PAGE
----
xml-enumerator-0.4.1: Pure-Haskell utilities for dealing with XML with the enumerator package.

Text.XML.Cursor

Contents

Description

This module provides for simple DOM traversal. It is inspired by XPath. There are two central concepts here:

  • A Cursor represents a node in the DOM. It also contains information on the node's location. While the Node datatype will only know of its children, a Cursor knows about its parent and siblings as well. (The underlying mechanism allowing this is called a zipper, see http://www.haskell.org/haskellwiki/Zipper and http://www.haskell.org/haskellwiki/Tying_the_Knot.)
  • An Axis, in its simplest form, takes a Cursor and returns a list of Cursors. It is used for selections, such as finding children, ancestors, etc. Axes can be chained together to express complex rules, such as all children named foo.

The terminology used in this module is taken directly from the XPath specification: http://www.w3.org/TR/xpath/. For those familiar with XPath, the one major difference is that attributes are not considered nodes in this module.

Synopsis

Data types

type Cursor = Cursor NodeSource

A cursor: contains an XML Node and pointers to its children, ancestors and siblings.

type Axis = Cursor -> [Cursor]Source

The type of an Axis that returns a list of Cursors. They are roughly modeled after http://www.w3.org/TR/xpath/#axes.

Axes can be composed with >=>, where e.g. f >=> g means that on all results of the f axis, the g axis will be applied, and all results joined together. Because Axis is just a type synonym for Cursor -> [Cursor], it is possible to use other standard functions like >>= or concatMap similarly.

The operators &|, &/, &// and &.// can be used to combine axes so that the second axis works on the context nodes, children, descendants, respectively the context node as well as its descendants of the results of the first axis.

The operators $|, $/, $// and $.// can be used to apply an axis (right-hand side) to a cursor so that it is applied on the cursor itself, its children, its descendants, respectively itself and its descendants.

Note that many of these operators also work on generalised Axes that can return lists of something other than Cursors, for example Content elements.

Production

fromDocument :: Document -> CursorSource

Convert a Document to a Cursor. It will point to the document root.

fromNode :: Node -> CursorSource

Convert a Node to a Cursor (without parents).

cut :: Cursor -> CursorSource

Cut a cursor off from its parent. The idea is to allow restricting the scope of queries on it.

Axes

parent :: Axis nodeSource

The parent axis. As described in XPath: the parent axis contains the parent of the context node, if there is one.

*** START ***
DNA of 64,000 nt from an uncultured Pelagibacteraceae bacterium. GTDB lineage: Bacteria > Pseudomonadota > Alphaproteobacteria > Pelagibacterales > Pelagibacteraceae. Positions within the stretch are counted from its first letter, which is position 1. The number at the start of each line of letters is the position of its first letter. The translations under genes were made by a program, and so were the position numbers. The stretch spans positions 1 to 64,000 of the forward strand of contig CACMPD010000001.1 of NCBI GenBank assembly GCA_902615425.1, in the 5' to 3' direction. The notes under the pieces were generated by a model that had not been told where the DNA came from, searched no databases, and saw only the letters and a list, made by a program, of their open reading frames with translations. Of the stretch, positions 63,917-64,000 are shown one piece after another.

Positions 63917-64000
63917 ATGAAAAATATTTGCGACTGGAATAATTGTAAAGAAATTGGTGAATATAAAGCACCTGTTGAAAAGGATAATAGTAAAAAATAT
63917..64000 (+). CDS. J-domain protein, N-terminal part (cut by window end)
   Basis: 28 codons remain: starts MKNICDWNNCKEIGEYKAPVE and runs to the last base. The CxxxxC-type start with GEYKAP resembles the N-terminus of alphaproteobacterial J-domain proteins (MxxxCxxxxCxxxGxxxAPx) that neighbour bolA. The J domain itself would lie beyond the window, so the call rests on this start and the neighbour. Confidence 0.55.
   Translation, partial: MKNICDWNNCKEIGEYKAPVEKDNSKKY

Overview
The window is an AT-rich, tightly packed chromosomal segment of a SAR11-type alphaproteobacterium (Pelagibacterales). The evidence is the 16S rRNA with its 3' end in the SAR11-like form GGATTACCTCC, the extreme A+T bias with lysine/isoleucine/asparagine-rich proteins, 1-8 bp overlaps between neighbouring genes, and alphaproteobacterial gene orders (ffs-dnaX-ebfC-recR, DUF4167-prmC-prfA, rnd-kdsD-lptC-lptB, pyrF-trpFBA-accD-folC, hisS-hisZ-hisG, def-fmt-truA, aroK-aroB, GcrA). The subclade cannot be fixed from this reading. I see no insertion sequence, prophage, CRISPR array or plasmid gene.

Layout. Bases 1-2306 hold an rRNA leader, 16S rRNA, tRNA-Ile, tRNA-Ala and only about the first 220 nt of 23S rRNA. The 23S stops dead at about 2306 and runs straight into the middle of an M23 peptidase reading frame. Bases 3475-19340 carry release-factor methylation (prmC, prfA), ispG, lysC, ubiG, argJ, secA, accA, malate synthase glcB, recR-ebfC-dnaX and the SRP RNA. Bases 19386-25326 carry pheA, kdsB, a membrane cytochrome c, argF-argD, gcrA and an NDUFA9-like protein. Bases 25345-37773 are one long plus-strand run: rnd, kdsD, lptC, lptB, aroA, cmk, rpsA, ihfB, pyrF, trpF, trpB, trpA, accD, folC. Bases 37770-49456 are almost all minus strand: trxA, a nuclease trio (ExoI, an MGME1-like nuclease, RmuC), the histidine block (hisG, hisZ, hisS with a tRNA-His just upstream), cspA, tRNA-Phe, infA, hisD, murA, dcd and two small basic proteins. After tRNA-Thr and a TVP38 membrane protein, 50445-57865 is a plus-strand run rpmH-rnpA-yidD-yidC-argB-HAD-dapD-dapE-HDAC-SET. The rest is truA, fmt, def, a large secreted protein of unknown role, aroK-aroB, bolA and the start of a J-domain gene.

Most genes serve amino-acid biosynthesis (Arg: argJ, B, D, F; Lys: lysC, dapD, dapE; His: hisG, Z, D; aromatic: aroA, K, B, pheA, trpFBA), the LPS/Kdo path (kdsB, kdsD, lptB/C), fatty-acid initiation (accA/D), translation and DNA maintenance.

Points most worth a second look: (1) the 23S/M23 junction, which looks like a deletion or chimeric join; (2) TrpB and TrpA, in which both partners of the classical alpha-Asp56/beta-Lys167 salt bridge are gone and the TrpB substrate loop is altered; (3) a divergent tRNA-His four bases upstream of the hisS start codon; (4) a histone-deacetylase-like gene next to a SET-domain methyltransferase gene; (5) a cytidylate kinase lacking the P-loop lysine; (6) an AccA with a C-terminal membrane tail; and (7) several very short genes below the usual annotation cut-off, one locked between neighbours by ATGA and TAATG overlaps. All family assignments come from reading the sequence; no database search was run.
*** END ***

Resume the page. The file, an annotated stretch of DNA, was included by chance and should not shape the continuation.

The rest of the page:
Every node but the root element of the document has a parent. Parent nodes will always be NodeElements.

precedingSibling :: Axis nodeSource

The preceding-sibling axis. XPath: the preceding-sibling axis contains all the preceding siblings of the context node [...].

followingSibling :: Axis nodeSource

The following-sibling axis. XPath: the following-sibling axis contains all the following siblings of the context node [...].

child :: Cursor node -> [Cursor node]Source

The child axis. XPath: the child axis contains the children of the context node.

node :: Cursor node -> nodeSource

The current node.

preceding :: Axis nodeSource

The preceding axis. XPath: the preceding axis contains all nodes in the same document as the context node that are before the context node in document order, excluding any ancestors and excluding attribute nodes and namespace nodes.

following :: Axis nodeSource

The following axis. XPath: the following axis contains all nodes in the same document as the context node that are after the context node in document order, excluding any descendants and excluding attribute nodes and namespace nodes.

ancestor :: Axis nodeSource

The ancestor axis. XPath: the ancestor axis contains the ancestors of the context node; the ancestors of the context node consist of the parent of context node and the parent's parent and so on; thus, the ancestor axis will always include the root node, unless the context node is the root node.

descendant :: Axis nodeSource

The descendant axis. XPath: the descendant axis contains the descendants of the context node; a descendant is a child or a child of a child and so on; thus the descendant axis never contains attribute or namespace nodes.